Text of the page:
gate to the pink city, that’s actually a little more orange right now

ali and his pride and joy

thar she blows

view of tiger hill from the minaret

ceiling detail

cheesin

next stop: jantar mantar, the old observatory that is now a unesco world heritage site

aries

more street shots

not the palmist we actually went to. ali assured us he had a guru that we should go see if we were interested in that kind of thing. some of his readings seemed to have something to them, but the first thing he said to me was, ‘you will die.’ he also was REALLY pushing us to do mineral therapy to balance our chakras, which seemed convenient considering that he ran a jewelry store.

an old mausoleum, if i remember correctly.

goof

stop… camel time.

critters on the highway. water palace in the background

painted up for the festival

the car in the back is thinking, ‘ugh i should have known if i left at that time i’d end up behind the elephant and the fruit vendor!’

sad sack!

hahahahaha… how uncomfortable does laura look?!

the baaaaby

haha… my face.

back on solid ground

randomly overexposed shot that came out pretty cool

walked by our rickshaw

Ali then took us to a fair trade textile factory. I know this doesn’t sound astoundingly interesting, but it was actually kind of cool. I’m sure it comes as no surprise that the labor system in India has some sketchy aspects. Historically women aren’t encouraged to work, and people of the lowest caste aren’t allowed to, at least not alongside people of higher castes. According to Ali, a while back there was a good mayor of Jaipur that started an initiative where single women who are trying to support families and Untouchables in the same situation can work and make a fair wage. The factory we went to operated on these terms. The picture above is of wooden stamps used to make designs on saris, one of which I had the pleasure of trying on. Though the items were a little pricier than what we could have found in a market, we thought it was for a good cause and bought a few scarves.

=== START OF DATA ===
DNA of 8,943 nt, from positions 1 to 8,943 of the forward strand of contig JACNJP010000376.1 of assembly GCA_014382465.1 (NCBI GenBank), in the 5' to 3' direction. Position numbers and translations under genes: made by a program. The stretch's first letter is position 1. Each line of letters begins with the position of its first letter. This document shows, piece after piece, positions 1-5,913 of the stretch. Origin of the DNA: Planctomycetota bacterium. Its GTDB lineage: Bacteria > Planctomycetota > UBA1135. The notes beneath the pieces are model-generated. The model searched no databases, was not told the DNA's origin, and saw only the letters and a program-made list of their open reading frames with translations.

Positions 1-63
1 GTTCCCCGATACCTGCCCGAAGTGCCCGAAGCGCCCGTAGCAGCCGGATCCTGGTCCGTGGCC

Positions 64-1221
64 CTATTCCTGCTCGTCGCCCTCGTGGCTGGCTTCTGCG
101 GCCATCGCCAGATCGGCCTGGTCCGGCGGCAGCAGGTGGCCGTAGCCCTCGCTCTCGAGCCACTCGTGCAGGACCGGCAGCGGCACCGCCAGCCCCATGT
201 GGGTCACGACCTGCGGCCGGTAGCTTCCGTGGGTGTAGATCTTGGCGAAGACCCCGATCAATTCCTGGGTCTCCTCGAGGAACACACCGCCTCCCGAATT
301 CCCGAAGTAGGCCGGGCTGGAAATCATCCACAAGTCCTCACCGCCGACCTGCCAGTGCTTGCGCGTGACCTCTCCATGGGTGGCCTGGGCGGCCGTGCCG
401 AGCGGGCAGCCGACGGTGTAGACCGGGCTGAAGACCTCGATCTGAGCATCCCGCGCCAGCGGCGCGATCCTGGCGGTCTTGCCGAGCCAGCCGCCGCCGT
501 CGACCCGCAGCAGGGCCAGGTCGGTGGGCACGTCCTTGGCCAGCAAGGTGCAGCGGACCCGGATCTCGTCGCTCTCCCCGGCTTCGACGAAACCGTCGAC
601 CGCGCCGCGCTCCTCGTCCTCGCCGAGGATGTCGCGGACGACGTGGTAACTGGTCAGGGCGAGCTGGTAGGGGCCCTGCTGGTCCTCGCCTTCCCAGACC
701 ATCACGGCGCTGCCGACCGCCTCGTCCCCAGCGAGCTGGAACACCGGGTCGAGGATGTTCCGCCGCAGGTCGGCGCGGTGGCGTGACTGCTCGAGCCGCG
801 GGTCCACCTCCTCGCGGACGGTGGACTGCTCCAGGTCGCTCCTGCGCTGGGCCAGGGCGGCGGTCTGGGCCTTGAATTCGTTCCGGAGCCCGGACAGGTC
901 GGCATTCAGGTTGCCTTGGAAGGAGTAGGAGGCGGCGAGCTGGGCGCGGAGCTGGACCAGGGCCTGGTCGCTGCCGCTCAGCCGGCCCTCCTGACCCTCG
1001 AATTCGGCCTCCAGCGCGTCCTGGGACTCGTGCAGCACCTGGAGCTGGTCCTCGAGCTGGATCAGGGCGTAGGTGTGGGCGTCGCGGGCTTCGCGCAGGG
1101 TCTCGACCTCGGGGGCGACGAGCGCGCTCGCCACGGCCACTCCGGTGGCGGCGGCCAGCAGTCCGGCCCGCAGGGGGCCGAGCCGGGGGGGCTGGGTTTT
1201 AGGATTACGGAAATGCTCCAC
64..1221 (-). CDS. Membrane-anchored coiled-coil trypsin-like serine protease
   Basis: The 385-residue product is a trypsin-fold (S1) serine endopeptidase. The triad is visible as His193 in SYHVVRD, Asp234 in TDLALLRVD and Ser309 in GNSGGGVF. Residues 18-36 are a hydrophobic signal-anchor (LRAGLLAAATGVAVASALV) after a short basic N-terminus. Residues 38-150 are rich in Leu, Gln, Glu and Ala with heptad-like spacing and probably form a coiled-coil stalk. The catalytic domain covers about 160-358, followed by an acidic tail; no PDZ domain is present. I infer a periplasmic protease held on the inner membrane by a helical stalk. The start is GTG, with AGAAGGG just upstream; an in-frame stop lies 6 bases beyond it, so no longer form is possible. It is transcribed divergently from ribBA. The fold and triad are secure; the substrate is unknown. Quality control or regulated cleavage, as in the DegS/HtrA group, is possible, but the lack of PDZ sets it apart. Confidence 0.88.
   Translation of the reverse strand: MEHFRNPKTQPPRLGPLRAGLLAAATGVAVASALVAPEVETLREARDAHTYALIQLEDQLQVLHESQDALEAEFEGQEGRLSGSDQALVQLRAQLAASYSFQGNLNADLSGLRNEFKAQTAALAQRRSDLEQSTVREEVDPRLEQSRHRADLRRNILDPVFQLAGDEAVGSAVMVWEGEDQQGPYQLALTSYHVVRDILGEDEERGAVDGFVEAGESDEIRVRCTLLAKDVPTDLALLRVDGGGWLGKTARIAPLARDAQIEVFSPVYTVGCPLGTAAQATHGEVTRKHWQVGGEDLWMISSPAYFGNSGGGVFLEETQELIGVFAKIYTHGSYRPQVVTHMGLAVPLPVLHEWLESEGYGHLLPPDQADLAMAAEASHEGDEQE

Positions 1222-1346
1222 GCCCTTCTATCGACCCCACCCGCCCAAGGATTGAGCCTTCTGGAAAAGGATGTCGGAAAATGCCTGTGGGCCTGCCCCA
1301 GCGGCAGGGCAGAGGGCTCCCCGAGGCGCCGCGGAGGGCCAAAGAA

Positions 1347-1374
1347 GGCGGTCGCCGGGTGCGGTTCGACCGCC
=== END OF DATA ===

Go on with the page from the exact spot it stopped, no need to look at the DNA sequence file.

lots of gold dust in the air


getting wrapped in six feet of fabric

ta da!

went to one last temple

anyone else singing ‘baaaand on the run!’ in their head? it was wedding season so we saw these guys all over the place. not generally stuffed into the back of a rickshaw, but, you know…

We were very happy with our excursion around the town and happy with Ali as a tour guide, but he was beginning to wear out his welcome a bit (and trying to get maybe a little too close to Laura…). We asked for a recommendation for a dinner location, and he took it as an invitation. Finally we had to tell him that the next day we’d prefer to just entertain ourselves, but not before he invited us to his friend’s wedding our last night in town. We thought that was a great reason to hang out with ol’ Ali just once more, and said we’d be happy to join. But more on that later.